TOP SECRET ANIMAL ATTACK FILES
Special Report filed by AAF Correspondent: Bill May
from The News-Press, Florida
|Shark attacks Bonita
Saturday, November 18, 2000
By SHARON TURCO, The News-Press
A shark attacked a British tourist as the man swam in about five feet of water off Bonita Beach early Friday afternoon.
As the shark bit down on 73-year-old Colin Shadforth, the swimmer repeatedly kicked at the beast before finally freeing his leg with a forceful clout to his attacker’s head.
“It was a hell of a pain, and it didn’t stop,” Shadforth said about two hours later. “I was kicking and kicking.
“It clamped down on me and wouldn’t let go,” said Shadforth, demonstrating the attack by grasping the rail of his bed in the Lee Memorial Hospital emergency room, where he was flown after the 1:17 p.m. attack near Dolphin Way condominiums on Hickory Boulevard.
The shark bit Shadforth, of Lincolnshire, England, on the right leg, said Dr. William Burkey, a doctor at Lee Memorial Hospital.
Shadforth suffered at least 30 wounds to his right calf that required more than 100 stitches, Burkey said.
“It was definitely a shark bite,” Burkey said. “It was a classic picture of what one looks like.”
The shark narrowly missed puncturing major arteries.
Shadforth tried to get a look at his attacker, but the murky water only allowed him to see what he described as a 4- to 5-foot fish.
After a short struggle, Shadforth said he put all his might behind one good kick.
“It worked,” said Shadforth, who exercises daily and has been coming to Bonita Springs for 23 years.
During that time, he said he’s never been warned or worried about sharks.
Normally a good swimmer, Shadforth was only able to paddle to shore, where he screamed for help.
“Blood was gushing out of my leg in spurts,” said Shadforth, a retired general practitioner.
Shadforth’s wife, Margaret, was inside their Dolphin Way condominium when she heard him.
“When I looked out, I saw the panic and went to see what was going on,” she said. “I couldn’t believe it when I saw my husband was bleeding.”
Firefighter-paramedic Bill Richardson was one of the first rescuers on the scene and said he counted three to four severe puncture wounds and a three- to four-inch tear to Shadforth’s calf muscle. “Mostly when we get called out there, it’s for a stingray, but this was definitely not the work of a stingray,” Richardson said.
People on the beach were unsure of what was happening, but they were quick to offer help, Shadforth said.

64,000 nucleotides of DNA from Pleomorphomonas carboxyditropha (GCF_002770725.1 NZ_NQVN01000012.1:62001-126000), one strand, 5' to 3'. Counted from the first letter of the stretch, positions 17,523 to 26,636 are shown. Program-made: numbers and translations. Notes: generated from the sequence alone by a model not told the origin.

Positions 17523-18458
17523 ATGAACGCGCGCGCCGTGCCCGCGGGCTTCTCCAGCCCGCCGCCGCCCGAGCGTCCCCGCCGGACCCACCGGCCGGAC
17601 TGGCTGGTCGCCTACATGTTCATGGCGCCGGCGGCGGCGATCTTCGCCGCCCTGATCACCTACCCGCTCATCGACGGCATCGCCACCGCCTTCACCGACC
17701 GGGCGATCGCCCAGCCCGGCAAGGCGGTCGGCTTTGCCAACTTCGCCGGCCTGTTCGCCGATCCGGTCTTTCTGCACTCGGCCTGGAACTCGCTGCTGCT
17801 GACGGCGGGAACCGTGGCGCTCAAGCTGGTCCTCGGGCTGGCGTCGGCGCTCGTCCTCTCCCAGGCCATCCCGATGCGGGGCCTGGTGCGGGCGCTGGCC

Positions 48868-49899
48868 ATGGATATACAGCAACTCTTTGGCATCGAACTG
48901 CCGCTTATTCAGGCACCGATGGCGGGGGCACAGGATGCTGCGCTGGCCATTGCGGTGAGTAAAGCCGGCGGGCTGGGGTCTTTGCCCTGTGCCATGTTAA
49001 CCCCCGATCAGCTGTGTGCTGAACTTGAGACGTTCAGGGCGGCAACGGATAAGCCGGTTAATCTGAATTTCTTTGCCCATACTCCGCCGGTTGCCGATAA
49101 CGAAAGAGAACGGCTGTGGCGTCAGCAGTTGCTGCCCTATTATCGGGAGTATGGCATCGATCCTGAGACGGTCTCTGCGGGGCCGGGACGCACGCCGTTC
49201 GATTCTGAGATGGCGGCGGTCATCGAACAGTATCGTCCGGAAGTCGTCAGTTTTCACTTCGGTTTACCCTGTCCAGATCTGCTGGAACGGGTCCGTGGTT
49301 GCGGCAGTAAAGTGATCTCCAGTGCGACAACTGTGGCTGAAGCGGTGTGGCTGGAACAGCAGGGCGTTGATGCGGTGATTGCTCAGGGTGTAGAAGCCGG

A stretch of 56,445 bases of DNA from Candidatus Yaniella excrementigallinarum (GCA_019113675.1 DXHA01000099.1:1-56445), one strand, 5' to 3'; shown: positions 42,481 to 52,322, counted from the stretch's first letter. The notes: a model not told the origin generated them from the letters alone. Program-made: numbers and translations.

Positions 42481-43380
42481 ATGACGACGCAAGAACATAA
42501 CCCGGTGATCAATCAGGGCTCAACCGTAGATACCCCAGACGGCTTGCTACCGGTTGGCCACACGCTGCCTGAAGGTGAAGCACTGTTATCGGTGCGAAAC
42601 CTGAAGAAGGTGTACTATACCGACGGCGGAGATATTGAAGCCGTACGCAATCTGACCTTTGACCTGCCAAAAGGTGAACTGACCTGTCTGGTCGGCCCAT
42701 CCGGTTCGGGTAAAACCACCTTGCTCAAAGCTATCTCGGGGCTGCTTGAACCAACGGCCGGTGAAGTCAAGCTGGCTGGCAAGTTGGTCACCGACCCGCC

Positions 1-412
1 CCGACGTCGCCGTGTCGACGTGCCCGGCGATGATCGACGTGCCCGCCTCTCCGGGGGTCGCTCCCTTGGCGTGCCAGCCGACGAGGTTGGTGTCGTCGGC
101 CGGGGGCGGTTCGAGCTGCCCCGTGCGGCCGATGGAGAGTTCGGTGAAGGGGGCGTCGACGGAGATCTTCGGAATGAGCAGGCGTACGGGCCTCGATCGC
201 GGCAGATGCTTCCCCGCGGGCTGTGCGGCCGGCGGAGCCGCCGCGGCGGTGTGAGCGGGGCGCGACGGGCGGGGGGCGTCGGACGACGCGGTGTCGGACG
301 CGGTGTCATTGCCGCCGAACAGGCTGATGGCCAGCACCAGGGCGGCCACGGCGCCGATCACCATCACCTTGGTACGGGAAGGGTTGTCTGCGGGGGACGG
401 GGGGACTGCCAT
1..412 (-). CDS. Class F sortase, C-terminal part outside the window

When paramedics arrived, Shadforth was sitting in a chair, his leg wrapped in a towel.
Joan McGrath, 42, a vacationer from Saratoga Springs, N.Y., said she wasn’t sure what bit Shadforth.
“There was blood all over,” McGrath said.
Joyce McQuade, 58, of Bonita Beach, said no matter what bit Shadforth, she wasn’t going back in the water.
Bob Hueter, director of Mote Marine Laboratory’s Center for Shark Research in Sarasota, said it is very likely that it was a shark that bit Shadforth.
“If it was 4 or 5 feet long, I bet you it was one of the smaller sharks we see along our beaches, possibly a sharpnose, maybe a small blacktip,” Hueter said. “They’re moving south right now, to Florida Bay and the Ten Thousand Islands, so it sounds plausible.”
He added that small sharks eat and run and that there have been more bites in the waters off Southwest Florida.
“They’re never fatal, but they’re always kind of nasty,” Hueter said.
George Burgess, director of the International Shark Attack File, agreed with Hueter.
“It sounds like a shark,” he said. “There aren’t many 4- to 5-foot fish that will grab a human being. The size alone would indicate it’s a shark,” he said.
Burgess didn’t think Shadforth was the shark’s target.
“More than likely, it was going after the splashing that it thought was from a normal prey item, grabbed on, and let go. It decided, ‘That’s not what I’m after,’ and was gone.”
Tourism officials said Friday they don’t know what impact the publicity will have on visitors.
Do tourists panic when they hear of shark attacks in Florida?
If they do, the Lee Island Coast Visitor & Convention Bureau doesn’t usually hear about it, said spokeswoman Nancy Hamilton.
Hotels do their part to warn visitors of potential dangers involving wildlife, she said. For example, some post signs telling guests to shuffle their feet in the water so they don’t tread on stingrays.
Burgess said people should be cautious, but not fear the water.
“There are very few circumstances where we want people to get into that mind-set,” he said. “The reality is that these things occasionally grab somebody. These are isolated incidents. The odds of its happening soon, particularly the same shark, are very slim.”
Shadforth was released from the emergency room without being admitted to the hospital.
Shadforth, who walks five miles then swims about another half mile everyday, said the attack won’t stop him from going back in the water.
“I might not be able to swim for a little while because of the bandages,” he said. “But I’m not going to let this shark scare me out of the water.”
Copyright 2000, The News-Press.
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